This piece was originally published for The Round website back in 2018.
By Will Barber Taylor
Netflix have recently put the 2015 documentary Best of Enemies onto their platform about the debate between Gore Vidal and William F Buckley Jnr during the 1968 Presidential election. The film is a stunning and fascinating look at a watershed moment in American politics.
Gore Vidal and William F Buckley Jnr were two of Americas most interesting and engaging commentators. They also loathed one another with a passion not simply because of their contrasting personalities but because of what they represented. Buckley, founder of The National Review, was the intellectual godfather of Reaganism and provided Richard Nixon with the platform to win the 1968 Presidential Election. Vidal, in contrast was the darling of American liberalism known for his vivid novels and ruthless one liners. On their own, Vidal and Buckley were fascinating and controversial figures. This is why ABC, falling behind its rival networks and unable to film all of the 1968 Democratic and Republican conventions asked Buckley and Vidal to take part in eleven debates on the issues raised at each one. The debates would change television in America and reshape how we perceived politics.
Buckley said, when approached for the debates, that he would debate anyone other than Gore Vidal. To Buckley, Vidal was the embodiment of liberalism run amuck. He was the devil incarnate, who if not defeated, would take America to the brink of moral and social decay. Vidal thought the same of Buckley – that he was a dangerous ideologue whose influence on Richard Nixon and Ronald Reagan would cause America to go to hell and result in the imbedding of right wing conservatism into American society.
This meant that they were the perfect people to comment on the 1968 election because it saw the Buckley influenced Nixon face up against a Democratic party reeling from the loss of its two most charismatic leaders, President John F Kennedy and his brother Senator Robert F Kennedy. It also helped that both Buckley and Vidal understood politics, not simply from a philosophical point of view but a practical point of view.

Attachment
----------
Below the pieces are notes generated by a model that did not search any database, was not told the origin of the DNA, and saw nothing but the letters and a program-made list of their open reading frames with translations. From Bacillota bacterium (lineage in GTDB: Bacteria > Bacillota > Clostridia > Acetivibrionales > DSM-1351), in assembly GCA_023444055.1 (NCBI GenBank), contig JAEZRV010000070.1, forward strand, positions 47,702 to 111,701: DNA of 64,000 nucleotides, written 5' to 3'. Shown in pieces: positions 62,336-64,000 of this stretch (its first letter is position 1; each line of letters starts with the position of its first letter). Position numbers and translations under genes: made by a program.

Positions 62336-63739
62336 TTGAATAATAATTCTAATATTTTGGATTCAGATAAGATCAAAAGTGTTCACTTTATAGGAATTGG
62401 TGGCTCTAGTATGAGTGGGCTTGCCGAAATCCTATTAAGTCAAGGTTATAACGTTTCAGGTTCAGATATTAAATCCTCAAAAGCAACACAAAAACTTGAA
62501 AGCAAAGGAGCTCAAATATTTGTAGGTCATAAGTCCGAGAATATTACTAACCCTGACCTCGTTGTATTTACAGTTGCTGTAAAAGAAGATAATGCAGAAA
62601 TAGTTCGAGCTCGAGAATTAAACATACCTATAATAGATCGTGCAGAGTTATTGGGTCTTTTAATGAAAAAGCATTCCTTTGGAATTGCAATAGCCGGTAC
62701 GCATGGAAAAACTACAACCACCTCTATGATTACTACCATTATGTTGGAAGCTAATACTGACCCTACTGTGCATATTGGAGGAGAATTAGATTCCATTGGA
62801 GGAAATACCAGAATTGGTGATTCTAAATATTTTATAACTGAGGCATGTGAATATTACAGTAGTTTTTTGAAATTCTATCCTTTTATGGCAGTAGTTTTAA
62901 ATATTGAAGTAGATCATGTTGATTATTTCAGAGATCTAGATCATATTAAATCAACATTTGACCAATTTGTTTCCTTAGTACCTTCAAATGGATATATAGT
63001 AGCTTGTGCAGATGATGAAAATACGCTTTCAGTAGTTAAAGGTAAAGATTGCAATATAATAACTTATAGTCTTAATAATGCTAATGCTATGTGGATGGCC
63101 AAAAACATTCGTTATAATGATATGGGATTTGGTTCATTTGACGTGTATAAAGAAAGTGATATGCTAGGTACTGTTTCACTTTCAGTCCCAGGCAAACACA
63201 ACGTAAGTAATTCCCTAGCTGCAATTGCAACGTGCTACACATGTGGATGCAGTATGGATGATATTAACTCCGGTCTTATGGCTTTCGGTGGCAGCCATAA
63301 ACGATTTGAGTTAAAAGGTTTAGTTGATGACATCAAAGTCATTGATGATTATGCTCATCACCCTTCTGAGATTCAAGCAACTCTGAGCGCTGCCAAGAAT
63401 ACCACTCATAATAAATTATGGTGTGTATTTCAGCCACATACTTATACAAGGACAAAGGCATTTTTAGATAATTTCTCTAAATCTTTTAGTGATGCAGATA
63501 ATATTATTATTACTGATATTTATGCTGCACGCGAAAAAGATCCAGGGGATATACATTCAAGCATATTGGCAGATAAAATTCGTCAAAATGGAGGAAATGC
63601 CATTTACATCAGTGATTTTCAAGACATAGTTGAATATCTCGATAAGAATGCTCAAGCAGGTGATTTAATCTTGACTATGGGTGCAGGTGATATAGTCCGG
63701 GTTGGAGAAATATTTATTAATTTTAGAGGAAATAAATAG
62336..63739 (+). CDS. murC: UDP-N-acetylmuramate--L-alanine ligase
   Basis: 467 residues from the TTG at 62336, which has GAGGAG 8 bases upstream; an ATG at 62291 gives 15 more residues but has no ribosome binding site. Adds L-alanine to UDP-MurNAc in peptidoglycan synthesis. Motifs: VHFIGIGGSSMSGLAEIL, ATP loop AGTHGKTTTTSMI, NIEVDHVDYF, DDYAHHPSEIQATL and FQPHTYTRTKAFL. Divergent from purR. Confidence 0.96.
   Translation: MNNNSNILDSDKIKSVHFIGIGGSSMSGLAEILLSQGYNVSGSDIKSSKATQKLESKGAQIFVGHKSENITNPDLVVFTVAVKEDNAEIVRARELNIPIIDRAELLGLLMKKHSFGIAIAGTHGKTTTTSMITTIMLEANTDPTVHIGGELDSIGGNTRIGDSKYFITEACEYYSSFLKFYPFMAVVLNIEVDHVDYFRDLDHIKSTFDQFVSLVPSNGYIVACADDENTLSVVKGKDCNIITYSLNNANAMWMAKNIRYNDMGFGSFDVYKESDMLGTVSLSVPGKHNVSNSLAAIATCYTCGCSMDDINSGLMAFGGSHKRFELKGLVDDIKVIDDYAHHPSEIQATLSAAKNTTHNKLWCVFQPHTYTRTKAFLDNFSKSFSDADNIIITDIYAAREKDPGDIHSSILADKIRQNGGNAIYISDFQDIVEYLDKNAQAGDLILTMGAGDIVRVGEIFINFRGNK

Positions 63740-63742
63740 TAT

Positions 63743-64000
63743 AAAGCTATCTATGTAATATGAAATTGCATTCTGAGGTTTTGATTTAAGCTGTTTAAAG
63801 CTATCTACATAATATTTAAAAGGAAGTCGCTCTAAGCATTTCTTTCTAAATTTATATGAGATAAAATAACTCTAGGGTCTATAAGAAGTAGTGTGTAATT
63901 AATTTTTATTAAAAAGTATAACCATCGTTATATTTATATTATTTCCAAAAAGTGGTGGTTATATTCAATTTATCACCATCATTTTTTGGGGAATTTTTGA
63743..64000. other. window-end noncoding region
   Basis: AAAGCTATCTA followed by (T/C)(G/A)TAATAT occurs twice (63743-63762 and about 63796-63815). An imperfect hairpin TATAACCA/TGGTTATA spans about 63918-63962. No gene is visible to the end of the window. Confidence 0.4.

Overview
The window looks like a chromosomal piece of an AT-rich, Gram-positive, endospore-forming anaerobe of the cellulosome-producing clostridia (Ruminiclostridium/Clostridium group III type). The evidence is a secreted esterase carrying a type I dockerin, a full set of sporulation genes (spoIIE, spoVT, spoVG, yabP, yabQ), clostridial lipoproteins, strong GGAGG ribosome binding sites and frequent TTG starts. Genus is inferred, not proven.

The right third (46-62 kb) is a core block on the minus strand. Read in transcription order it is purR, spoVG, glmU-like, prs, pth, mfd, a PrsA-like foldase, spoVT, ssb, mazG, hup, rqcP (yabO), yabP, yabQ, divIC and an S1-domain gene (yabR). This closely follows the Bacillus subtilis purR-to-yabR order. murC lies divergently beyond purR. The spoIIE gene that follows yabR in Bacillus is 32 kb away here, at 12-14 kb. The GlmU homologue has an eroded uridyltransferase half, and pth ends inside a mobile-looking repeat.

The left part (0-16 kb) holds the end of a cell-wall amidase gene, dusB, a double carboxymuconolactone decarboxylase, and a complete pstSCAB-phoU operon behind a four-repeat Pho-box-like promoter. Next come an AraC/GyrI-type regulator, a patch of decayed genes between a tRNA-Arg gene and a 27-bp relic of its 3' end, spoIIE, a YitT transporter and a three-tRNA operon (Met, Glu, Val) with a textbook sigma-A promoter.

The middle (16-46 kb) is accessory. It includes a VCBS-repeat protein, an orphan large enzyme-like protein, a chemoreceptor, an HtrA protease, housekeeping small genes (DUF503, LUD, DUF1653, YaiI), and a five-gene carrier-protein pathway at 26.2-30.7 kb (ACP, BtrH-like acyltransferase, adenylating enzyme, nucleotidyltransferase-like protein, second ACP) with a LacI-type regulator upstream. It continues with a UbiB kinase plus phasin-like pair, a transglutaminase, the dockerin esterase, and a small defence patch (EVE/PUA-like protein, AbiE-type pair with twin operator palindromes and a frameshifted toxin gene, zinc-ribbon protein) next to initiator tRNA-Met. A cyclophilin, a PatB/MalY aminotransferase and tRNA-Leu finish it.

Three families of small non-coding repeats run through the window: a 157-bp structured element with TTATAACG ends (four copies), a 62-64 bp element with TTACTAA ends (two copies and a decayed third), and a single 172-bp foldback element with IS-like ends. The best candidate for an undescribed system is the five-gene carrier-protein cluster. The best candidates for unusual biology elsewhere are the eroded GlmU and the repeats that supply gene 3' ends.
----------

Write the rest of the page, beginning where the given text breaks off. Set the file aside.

Both were failed politicians with connections to the establishment of their party – Vidal was, in fact, Jackie Kennedy’s step brother and had hoped that he may one day succeed Kennedy to the Presidency; his ambitions were halted by his failure to be elected as the member of Congress for 29th Congressional District of New York and his mocking of Robert Kennedy, a fact that caused both the President and First Lady to stop speaking to him. Buckley had tried to become Mayor of New York and failed to gain the Republican nomination. This understanding and bitter opposition turned the debates into an intellectual cage fight as the two ragging personalities tried to best one another and prove that their way was the right way.
The high ratings that the debates received ensured that rather than broadcasting the whole conventions, TV stations could save money and boost ratings by filming parts of them and using pundits to debate the rest. This changed the very way we perceived politics – instead of it being beamed directly to our television screens, we would see politics through the lens of the pundit. Our ideas would be funnelled through their beliefs and we would consume it as fact. This is why the Buckley/Vidal debates were important in changing American and world politics – they redefined the way we thought and understood politics.